If you’re competing virtually this season, you’re likely trying to think of all the things you can do to make it extra special for your athletes. As owners and coaches, we’ve been faced with some big challenges this season – but so have our athletes! It’s likely they’ve had plenty of practices without full stunt groups and full teams, but through all of that – they’ve persevered! That alone is worth celebrating, but if your athletes are like ours, they are looking to celebrate competition-style.
Below, we’ve compiled a list of 5 things we did this season during virtual competitions to make it extra special for our teams:
- Go old-school. I don’t know about you, but I stopped asking parents to bring noisemakers and homemade posters a long time ago. They’d get left in the stands and we’d get warnings that our posters blocked portions of the front of the stage. So, while we didn’t discourage it, did didn’t encourage it either. This season, however, is the season to bring back the noisemakers and old-school signs. Ask parents to pitch in at home and make signs celebrating the teams and wishing them luck. For our first virtual competition, we lined the hallways with signs made by parents and siblings. Because our lobby was open, we hosted a socially distant painting party during a practice, however if yours isn’t open – just ask parents to make some signs and bring them in. We made sure the parents knew how encouraging this would be to the athletes. We posted about it in team pages, sent emails and even reached out individually to parents who didn’t respond to see if they could participate. As a result, we had tons of posters for each team. The parents had fun, and the kids walked around the gym with smiles reading all the posters.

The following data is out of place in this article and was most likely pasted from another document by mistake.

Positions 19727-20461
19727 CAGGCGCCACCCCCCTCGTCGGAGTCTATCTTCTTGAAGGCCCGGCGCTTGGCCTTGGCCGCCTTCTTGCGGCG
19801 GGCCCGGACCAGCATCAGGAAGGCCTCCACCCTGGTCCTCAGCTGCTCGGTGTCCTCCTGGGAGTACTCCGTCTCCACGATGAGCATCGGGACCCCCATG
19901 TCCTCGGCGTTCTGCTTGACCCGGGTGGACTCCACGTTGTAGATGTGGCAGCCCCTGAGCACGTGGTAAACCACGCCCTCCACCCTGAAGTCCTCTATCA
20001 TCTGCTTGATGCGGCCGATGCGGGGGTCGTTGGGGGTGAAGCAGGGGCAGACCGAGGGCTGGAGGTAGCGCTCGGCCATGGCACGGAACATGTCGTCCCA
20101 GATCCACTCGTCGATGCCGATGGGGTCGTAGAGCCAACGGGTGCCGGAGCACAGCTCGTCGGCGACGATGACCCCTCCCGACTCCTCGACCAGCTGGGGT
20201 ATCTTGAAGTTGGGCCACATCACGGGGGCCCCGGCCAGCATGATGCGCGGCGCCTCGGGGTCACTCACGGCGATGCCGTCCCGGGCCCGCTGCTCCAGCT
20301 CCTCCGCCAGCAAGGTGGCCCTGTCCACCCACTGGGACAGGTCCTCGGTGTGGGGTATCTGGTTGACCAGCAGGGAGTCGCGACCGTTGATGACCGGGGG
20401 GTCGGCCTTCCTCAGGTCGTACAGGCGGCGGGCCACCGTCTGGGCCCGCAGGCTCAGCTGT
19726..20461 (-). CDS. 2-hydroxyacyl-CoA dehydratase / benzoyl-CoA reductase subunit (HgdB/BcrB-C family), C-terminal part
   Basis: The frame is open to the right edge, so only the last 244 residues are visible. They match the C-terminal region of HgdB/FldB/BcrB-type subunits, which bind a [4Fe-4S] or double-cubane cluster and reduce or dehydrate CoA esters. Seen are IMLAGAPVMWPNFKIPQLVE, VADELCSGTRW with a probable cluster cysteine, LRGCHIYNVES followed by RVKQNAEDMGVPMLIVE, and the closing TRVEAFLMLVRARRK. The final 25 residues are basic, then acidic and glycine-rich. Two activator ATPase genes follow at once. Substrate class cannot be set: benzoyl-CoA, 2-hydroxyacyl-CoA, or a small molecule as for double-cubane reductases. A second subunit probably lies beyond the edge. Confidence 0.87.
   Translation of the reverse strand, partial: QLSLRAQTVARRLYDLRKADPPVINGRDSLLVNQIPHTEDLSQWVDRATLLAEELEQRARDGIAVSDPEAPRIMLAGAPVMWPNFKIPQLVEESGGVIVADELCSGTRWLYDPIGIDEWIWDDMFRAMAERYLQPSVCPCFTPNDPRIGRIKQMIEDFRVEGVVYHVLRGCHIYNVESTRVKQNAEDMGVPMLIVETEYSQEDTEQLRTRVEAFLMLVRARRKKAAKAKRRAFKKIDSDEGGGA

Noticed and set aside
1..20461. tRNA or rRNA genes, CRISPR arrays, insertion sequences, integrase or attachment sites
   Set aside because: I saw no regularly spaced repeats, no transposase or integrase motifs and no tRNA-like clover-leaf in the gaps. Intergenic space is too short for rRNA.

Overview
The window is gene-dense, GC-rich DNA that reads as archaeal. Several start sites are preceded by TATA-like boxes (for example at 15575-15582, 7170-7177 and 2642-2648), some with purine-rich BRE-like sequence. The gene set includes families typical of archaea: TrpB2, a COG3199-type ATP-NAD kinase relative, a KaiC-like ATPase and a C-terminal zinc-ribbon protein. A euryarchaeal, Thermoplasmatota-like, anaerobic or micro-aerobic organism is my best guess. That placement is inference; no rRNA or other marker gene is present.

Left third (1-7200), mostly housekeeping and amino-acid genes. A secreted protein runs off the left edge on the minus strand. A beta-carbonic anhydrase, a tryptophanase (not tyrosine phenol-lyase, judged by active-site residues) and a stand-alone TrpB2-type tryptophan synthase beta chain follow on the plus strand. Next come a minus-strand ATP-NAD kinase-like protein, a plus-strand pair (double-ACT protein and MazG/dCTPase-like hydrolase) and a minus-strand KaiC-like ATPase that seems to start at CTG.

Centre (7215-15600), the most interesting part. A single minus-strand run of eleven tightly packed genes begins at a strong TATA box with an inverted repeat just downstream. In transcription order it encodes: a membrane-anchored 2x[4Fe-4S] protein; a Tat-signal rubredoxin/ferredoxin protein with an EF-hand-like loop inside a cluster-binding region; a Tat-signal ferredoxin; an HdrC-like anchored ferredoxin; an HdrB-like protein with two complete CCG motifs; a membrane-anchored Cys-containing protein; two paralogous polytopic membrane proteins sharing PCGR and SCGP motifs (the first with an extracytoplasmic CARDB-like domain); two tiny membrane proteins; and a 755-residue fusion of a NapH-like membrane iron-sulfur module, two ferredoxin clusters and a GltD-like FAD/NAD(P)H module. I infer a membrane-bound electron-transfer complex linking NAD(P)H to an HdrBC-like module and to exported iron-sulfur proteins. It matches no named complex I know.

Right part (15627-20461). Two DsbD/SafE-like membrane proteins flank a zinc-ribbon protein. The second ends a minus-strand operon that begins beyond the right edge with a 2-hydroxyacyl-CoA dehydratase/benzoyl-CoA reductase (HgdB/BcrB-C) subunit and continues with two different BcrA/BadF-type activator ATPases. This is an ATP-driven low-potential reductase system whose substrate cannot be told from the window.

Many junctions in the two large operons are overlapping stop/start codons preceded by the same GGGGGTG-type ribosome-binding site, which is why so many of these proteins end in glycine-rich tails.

- Give them a heart attack. O.K., I can’t take credit for this one. I heard about this idea from one of our amazing Next Generation Gym Owners Academy clients and had to jump on this for our upcoming filming. (This works extra well if you’re filming or competing in February!) Get out that pink and red construction paper, and turn them into hearts. Make them a full sheet if possible. Fold them in half and cut them into hearts the way you may have done in elementary school. Then, pass them out to coaches about a week before you film your routine. Have the coaches write a special note to each of the athletes encouraging them and telling them one amazing thing they’ve seen them accomplish already this season. From here, you have two options. Your coaches can pass them out to the athletes and have them read before or after competition – or you can string them on fishing line so they hang throughout the gym and the athletes can walk around and read all the encouraging notes.